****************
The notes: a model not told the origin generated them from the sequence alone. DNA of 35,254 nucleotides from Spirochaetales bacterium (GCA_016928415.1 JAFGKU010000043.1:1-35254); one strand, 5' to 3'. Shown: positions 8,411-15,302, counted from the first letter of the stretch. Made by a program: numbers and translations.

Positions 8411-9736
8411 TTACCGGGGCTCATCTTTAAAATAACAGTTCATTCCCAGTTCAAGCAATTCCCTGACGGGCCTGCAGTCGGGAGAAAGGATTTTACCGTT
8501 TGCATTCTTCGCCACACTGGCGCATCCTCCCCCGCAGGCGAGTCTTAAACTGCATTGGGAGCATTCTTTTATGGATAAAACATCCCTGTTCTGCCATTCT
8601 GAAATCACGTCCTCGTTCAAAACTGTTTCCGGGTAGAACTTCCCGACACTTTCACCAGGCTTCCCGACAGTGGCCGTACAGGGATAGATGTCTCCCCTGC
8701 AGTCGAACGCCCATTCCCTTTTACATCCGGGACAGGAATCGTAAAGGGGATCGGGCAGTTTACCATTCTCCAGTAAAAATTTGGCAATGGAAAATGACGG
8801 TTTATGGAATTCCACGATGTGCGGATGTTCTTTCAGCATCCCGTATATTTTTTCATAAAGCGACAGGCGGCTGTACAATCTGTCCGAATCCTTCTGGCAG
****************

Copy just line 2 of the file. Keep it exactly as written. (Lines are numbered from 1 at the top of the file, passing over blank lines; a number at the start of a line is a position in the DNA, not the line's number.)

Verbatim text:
Positions 8411-9736